[Iris-Club] Using Iris

Gregory Malecha gmalecha at gmail.com
Thu Oct 11 21:19:34 CEST 2018

Hi, Ralf --

We're generally in agreement about everything, I think this just comes down
to a wording question. I think the interesting part of the discussion is
modeling halt, see my comments at the end.

On Thu, Oct 11, 2018 at 7:54 AM Ralf Jung <jung at mpi-sws.org> wrote:

> Hi Greg,
> > I think I understand what you're saying, True is a fine post-condition,
> it just
> > isn't the strongest post-condition. If you have a CPS converted program
> you have
> > a triple like:
> >
> > { P } \ k x . k x { Q }
> >
> > Since `k` is an argument, you give it a higher-order assertion in P, so
> > something like:
> >
> > { { P' } k { Q' } } \ k x . k x { Q }
> >
> > Applying the logic, all we need is that Q' |-- Q, so we can actually
> prove a
> > stronger triple:
> >
> > forall Q, { { P' } k { Q } } \ k x . k x { Q }
> >
> > It shouldn't matter if we instantiate Q with True or False (or anything
> > inbetween from a proof point of view). My motivation for using False it
> that it
> > requires the program to call k (or loop), it can never simply return
> (because
> > CPSd programs never return, otherwise they aren't in CPS).
> Yes, if we have a triple for the continuation, we can just use that same
> postcondition.  We could likely have done the same thing in lambdaRust,
> but that
> would be one more parameter to carry around.  I think that would amount to
> making `cont_postcondition` a parameter here [1] and here [2].
This makes sense, simplicity is a fine motivation for using True. I would
be willing to bet that if you globally replaced True with False, everything
would still work out (parametricity by sed!).

> [1]
> <
> https://gitlab.mpi-sws.org/FP/LambdaRust-coq/blob/e58546a08e690c8b05567544efbd3fbbfe4746cf/theories/typing/programs.v#L10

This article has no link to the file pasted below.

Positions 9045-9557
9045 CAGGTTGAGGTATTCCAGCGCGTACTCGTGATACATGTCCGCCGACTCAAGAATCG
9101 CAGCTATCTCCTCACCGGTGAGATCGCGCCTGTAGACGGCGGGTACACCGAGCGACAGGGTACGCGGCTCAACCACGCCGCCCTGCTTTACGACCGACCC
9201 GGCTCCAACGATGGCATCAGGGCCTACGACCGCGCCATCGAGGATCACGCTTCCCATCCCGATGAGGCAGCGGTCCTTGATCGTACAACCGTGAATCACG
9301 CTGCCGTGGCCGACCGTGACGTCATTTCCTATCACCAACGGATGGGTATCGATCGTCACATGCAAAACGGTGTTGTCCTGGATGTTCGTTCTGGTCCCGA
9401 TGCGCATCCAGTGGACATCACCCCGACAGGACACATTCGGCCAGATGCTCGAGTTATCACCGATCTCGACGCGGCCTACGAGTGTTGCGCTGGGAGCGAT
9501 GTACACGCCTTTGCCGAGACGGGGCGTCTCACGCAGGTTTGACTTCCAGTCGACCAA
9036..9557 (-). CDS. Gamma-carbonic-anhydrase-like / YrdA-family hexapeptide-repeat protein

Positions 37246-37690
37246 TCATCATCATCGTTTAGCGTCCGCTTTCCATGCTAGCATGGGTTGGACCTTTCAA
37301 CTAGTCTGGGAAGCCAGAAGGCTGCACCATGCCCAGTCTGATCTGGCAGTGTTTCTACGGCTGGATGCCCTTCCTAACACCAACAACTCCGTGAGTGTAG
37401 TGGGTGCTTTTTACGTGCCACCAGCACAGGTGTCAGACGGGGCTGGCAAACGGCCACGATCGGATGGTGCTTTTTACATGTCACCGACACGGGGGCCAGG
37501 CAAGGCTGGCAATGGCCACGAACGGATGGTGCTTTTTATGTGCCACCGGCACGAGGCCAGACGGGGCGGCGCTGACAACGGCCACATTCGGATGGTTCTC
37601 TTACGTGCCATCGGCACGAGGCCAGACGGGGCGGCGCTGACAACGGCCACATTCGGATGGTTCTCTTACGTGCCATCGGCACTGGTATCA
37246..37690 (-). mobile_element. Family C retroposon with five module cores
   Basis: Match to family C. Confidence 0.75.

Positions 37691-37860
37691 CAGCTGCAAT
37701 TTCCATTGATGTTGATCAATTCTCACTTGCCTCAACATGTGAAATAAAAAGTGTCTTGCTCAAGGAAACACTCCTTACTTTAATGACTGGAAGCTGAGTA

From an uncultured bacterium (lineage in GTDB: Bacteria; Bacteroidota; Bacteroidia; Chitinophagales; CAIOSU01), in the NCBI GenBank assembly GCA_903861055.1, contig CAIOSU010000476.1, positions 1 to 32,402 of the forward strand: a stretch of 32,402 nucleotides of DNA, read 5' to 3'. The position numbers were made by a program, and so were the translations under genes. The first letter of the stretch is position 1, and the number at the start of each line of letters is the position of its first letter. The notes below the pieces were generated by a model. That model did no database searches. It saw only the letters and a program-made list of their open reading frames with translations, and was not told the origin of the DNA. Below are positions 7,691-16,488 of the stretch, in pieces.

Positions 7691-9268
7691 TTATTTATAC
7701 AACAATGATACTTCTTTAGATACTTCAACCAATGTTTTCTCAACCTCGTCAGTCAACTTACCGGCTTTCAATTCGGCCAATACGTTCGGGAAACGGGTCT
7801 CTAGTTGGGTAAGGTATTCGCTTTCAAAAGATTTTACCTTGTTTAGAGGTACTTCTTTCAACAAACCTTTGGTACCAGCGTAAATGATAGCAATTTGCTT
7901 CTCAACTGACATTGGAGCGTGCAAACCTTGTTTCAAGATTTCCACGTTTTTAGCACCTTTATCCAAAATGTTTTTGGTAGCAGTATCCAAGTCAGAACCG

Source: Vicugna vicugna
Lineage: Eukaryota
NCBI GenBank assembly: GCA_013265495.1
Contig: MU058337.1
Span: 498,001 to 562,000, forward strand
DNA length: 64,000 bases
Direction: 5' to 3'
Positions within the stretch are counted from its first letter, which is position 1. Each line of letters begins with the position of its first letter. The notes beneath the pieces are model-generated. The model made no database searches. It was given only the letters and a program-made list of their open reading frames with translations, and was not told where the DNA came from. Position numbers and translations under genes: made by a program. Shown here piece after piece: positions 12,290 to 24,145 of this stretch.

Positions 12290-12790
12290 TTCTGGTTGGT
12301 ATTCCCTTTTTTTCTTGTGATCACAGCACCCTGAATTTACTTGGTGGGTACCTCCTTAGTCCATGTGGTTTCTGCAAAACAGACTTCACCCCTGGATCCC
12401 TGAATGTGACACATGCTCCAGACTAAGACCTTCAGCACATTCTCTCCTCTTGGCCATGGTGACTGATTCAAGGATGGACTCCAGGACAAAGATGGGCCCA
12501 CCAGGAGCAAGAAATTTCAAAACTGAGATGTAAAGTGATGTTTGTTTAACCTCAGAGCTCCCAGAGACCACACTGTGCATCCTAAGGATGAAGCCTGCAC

> >
> [2]
> <
> https://gitlab.mpi-sws.org/FP/LambdaRust-coq/blob/e58546a08e690c8b05567544efbd3fbbfe4746cf/theories/typing/cont_context.v#L25
> >
> >     Notice that Hoare triples are anyway just syntactic sugar, what Iris
> really is
> >     about is `WP e { v, P }` saying that expression `e` is safe to
> execute in the
> >     current state and if it terminates, `P` holds for the final state.
> >
> > If you run WP on the program above, you should get the same thing as
> above.
> I am not entirely sure what you mean by "running" WP. In Iris, WP is not a
> function that computes the weakest precondition (by evaluating to some
> other
> Iris term); it is an Iris statement saying "the resources we own are good
> enough
> to prove safe execution of the program, and subsequently ownership of the
> postcondition".  It's a bit like the [a] modality of dynamic logic, with
> "a"
> being the code to execute.

This was poor wording on my part. Usually I think of WP as a function over
the syntax that has the soundness property that you define, but in your
case, you directly use the soundness property as the definition.

> We have described this in more detail, and explain how WP is defined, in
> <https://iris-project.org/pdfs/2017-esop-iris3-final.pdf>.
> > There isn't anything that prevents you from having operations inside your
> > language that have False post-conditions. At the very low level, you
> could
> > imagine the halt instruction has a post-condition of False.
> On our case, that is exactly the problem. If halt halts the machine, it
> cannot